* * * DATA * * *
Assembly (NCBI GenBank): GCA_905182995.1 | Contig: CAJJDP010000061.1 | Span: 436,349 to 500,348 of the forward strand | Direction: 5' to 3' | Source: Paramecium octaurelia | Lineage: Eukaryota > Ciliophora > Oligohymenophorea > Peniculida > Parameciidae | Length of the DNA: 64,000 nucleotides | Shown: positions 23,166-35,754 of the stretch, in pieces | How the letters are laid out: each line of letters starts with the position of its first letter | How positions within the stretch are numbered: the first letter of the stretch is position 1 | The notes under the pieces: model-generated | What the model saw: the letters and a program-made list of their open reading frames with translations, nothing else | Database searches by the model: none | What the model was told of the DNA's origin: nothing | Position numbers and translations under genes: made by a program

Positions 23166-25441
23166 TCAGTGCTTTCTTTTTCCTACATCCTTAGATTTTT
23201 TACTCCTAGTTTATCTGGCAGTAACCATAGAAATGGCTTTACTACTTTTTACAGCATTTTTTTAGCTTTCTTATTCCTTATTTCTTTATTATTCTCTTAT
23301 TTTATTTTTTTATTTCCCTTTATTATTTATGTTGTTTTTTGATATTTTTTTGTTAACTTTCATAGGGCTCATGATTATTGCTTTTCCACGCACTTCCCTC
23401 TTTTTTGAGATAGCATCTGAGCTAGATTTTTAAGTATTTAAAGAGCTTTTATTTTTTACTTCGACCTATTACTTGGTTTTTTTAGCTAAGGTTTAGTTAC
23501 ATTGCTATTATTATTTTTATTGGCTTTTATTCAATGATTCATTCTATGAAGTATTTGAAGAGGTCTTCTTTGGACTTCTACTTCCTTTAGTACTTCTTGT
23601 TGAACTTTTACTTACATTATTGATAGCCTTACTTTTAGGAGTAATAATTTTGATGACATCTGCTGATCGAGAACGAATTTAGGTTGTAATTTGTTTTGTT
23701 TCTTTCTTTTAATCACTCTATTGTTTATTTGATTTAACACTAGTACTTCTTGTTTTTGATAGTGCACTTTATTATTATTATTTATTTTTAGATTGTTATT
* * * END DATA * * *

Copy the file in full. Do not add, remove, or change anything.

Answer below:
Assembly (NCBI GenBank): GCA_905182995.1 | Contig: CAJJDP010000061.1 | Span: 436,349 to 500,348 of the forward strand | Direction: 5' to 3' | Source: Paramecium octaurelia | Lineage: Eukaryota > Ciliophora > Oligohymenophorea > Peniculida > Parameciidae | Length of the DNA: 64,000 nucleotides | Shown: positions 23,166-35,754 of the stretch, in pieces | How the letters are laid out: each line of letters starts with the position of its first letter | How positions within the stretch are numbered: the first letter of the stretch is position 1 | The notes under the pieces: model-generated | What the model saw: the letters and a program-made list of their open reading frames with translations, nothing else | Database searches by the model: none | What the model was told of the DNA's origin: nothing | Position numbers and translations under genes: made by a program

Positions 23166-25441
23166 TCAGTGCTTTCTTTTTCCTACATCCTTAGATTTTT
23201 TACTCCTAGTTTATCTGGCAGTAACCATAGAAATGGCTTTACTACTTTTTACAGCATTTTTTTAGCTTTCTTATTCCTTATTTCTTTATTATTCTCTTAT
23301 TTTATTTTTTTATTTCCCTTTATTATTTATGTTGTTTTTTGATATTTTTTTGTTAACTTTCATAGGGCTCATGATTATTGCTTTTCCACGCACTTCCCTC
23401 TTTTTTGAGATAGCATCTGAGCTAGATTTTTAAGTATTTAAAGAGCTTTTATTTTTTACTTCGACCTATTACTTGGTTTTTTTAGCTAAGGTTTAGTTAC
23501 ATTGCTATTATTATTTTTATTGGCTTTTATTCAATGATTCATTCTATGAAGTATTTGAAGAGGTCTTCTTTGGACTTCTACTTCCTTTAGTACTTCTTGT
23601 TGAACTTTTACTTACATTATTGATAGCCTTACTTTTAGGAGTAATAATTTTGATGACATCTGCTGATCGAGAACGAATTTAGGTTGTAATTTGTTTTGTT
23701 TCTTTCTTTTAATCACTCTATTGTTTATTTGATTTAACACTAGTACTTCTTGTTTTTGATAGTGCACTTTATTATTATTATTTATTTTTAGATTGTTATT